Wednesday, February 12, 2014

Going to Wanganui to present to 60 Diversional Therapists

Diversional Therapist Elizabeth Juden (who I have known since we were children, and lived across the road from each other) was at the conference in Hamilton last year.

She has invited me to speak to the lower North Island Diversional Therapists at the end of this month, in Wanganui. I will be travelling there by bus, rather than driving, and it is far cheaper by bus. I get congitation time :-)

I have two sessions with them. The first will be a chance to sing, and use the products. This is to get them to reflect on how good singing makes them feel. (I know this because singing releases endorphins, and those are happy hormones, furthermore in increase oxygenation, as people breathe with the musical phrase, and therefore breathe more deeply). Having experienced it for themselves is important, as they know that the same thing will happen to their residents, as they use the programme.
The second session will be helping them to work out how to engage with their manager. Having had experience with Diversional Therapists and their place in the 'pecking order' of a retirement site, this is important: for them to be able to start a conversation about why they need our singing programme in their facility.

For starters, all the work is done for them. The songs are chosen, the lyrics are provided, in size 20 font. They get a singalong disc to learn the songs, and an accompaniment disc to use when the songs are learnt. They get ongoing training to apply the benefits of the singing programme, with Monday Monthly webinars on different topics. This is relevant, as DHB funding comes to each facility, and it is increased, when the facility can show that the staff are undertaking training.

This is what one of the users of the programme says:

 “Singing for Seniors has done all of the hard work” says Bronie. "You get an email every-time a new resource is made available. Every month there is a new health theme for us to focus on, like depression, or the health benefits. We know our residents, but Singing for Seniors give us the confidence to work with them in the best way possible. We even have a lady on oxygen 24/7 who joins in. We wouldn’t have known that this is good for her if it wasn’t for the Singing for Seniors programme.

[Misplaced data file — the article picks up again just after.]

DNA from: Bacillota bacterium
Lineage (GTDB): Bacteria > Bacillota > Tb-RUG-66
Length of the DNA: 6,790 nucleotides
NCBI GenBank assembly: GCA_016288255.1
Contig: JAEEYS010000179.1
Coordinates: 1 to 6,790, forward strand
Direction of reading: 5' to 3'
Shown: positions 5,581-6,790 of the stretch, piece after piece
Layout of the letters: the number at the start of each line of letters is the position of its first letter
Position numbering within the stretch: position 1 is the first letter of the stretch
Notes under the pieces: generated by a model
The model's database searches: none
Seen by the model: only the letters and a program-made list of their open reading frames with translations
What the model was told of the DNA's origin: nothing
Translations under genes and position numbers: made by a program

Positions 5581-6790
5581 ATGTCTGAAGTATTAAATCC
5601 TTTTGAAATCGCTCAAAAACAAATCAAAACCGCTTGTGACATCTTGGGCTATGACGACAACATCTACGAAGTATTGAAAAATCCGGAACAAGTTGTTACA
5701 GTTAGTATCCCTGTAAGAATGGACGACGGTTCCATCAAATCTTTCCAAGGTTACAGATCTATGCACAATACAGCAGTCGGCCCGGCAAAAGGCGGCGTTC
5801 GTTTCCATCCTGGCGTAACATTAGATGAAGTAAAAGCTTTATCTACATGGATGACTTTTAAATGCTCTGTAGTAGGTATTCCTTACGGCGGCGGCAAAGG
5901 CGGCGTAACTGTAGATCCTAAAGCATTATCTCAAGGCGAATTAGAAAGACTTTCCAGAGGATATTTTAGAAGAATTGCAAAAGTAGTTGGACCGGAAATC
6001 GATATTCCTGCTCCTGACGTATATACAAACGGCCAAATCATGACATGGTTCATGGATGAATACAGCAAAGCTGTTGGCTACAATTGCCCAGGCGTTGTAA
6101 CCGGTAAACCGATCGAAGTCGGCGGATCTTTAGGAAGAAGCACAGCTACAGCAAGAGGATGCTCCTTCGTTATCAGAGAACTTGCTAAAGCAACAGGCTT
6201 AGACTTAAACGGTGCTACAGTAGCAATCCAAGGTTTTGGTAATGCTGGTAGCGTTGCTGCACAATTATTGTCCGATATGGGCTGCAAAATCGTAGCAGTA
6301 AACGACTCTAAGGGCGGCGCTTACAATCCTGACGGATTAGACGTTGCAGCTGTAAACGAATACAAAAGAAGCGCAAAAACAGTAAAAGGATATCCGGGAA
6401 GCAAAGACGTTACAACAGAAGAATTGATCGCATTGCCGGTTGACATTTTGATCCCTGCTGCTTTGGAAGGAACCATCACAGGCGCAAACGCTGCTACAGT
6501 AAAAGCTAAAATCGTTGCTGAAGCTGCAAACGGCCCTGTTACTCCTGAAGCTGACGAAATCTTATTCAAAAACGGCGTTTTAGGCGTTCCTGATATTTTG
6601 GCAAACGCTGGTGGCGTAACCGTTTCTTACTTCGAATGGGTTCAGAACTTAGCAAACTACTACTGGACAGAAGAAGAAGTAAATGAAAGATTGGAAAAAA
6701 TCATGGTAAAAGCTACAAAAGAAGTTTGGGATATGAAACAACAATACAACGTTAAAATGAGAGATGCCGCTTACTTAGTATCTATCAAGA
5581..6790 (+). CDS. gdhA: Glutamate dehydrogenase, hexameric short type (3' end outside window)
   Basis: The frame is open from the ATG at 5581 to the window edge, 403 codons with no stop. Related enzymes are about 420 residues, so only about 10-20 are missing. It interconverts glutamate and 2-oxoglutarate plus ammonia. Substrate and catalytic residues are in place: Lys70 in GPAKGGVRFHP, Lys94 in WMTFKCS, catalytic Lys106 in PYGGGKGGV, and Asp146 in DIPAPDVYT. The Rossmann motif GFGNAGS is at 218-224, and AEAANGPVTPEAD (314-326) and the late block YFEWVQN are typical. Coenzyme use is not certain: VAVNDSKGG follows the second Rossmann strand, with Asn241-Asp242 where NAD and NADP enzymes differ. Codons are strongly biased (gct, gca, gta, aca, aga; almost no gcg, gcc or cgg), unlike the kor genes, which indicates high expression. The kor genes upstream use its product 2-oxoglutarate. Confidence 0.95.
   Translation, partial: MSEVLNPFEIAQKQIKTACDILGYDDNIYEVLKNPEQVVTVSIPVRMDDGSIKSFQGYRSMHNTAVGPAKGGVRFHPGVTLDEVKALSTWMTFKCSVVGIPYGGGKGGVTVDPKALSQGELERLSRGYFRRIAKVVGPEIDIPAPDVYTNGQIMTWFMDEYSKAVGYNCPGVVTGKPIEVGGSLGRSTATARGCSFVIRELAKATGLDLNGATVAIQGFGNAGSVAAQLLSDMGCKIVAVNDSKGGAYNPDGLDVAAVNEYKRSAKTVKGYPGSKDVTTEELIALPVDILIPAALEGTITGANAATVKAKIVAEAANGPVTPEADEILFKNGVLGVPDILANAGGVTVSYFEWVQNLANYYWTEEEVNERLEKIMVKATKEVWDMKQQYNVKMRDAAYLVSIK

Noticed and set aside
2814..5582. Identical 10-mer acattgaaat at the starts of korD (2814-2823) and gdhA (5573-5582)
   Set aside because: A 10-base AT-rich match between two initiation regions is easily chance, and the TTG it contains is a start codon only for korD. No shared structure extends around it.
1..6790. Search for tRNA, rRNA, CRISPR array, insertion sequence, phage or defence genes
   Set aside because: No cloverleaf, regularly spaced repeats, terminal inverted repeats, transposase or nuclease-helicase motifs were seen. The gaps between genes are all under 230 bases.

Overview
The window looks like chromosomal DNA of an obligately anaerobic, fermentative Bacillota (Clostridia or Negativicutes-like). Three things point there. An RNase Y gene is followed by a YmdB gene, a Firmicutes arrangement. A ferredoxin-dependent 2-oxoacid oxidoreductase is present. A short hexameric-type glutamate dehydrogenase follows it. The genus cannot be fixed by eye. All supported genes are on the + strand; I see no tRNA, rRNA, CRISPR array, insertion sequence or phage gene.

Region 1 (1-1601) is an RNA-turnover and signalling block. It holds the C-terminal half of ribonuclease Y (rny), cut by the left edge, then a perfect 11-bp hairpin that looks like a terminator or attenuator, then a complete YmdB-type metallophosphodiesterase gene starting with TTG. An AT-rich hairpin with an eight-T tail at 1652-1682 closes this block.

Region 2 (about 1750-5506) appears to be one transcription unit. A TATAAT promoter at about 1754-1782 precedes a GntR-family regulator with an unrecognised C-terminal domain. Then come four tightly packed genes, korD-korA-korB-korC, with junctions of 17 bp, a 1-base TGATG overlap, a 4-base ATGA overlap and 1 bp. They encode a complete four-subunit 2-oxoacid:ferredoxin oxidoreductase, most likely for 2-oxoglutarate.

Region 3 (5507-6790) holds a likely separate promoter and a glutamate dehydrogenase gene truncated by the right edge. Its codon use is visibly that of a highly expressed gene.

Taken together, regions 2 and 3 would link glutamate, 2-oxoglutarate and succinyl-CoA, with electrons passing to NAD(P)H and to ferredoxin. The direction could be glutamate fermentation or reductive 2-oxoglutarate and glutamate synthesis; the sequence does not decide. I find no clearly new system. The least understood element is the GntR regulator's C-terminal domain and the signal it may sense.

Training is 30 minutes long, once a month and they gives me new ideas I introduce each month. Because can’t leave the village training is easy to join, and I spend more time with our residents. I don’t have a computer at work so I call in by phone and if I can’t dial that month because we’ve short staffed I watch the training at home and if I have any questions I just email Dr Julie. "

Tuesday, February 11, 2014

 Singing can alleviate the effects of a Stroke

(Natural News) The damaged brains of stroke patients can be "rewired" by
singing, restoring the ability to speak to patients who have lost it, according to a
study conducted by researchers from Harvard Medical School and presented at
the annual meeting of the American Association for the Advancement of Science
in San Diego.

The findings came out of an ongoing trial in which stroke patients who have
lost the ability to speak are treated with music therapy and taught to put words
into simple melodies that they tap out with their hands. According to Schlaug,
patients who had previously been unable to form any words at all became able to
say "I am thirsty" after just one session.

Music has been used as a form of therapy for stroke patients since the discovery
that damage to the brain's speech centers did not affect the ability to sing.
"People sometimes ask where in the brain music is processed and the answer
is everywhere above the neck," said Aniruddh Patel from the Neurosciences
Institute in San Diego.

"Music engages huge swathes of the brain - it's not just lighting up a spot in the
auditory cortex."

Speech and movement are mostly controlled from the left side of the brain,
making them vulnerable in the case of damage to that side.

"But there's a sort of corresponding hole on the right side," Schlaug said.
"For some reason, it's not as endowed with these connections, so the left side is
used much more in speech. If you damage the left side, the right side has trouble
[filling that role]."

Putting words into song, however, appears to stimulate the formation of speech
connections on the brain's right side.
"Music might be an alternative medium to engage parts of the brain that are
otherwise not engaged," lead researcher Gottfired Schlaug said.

Sources for this story include: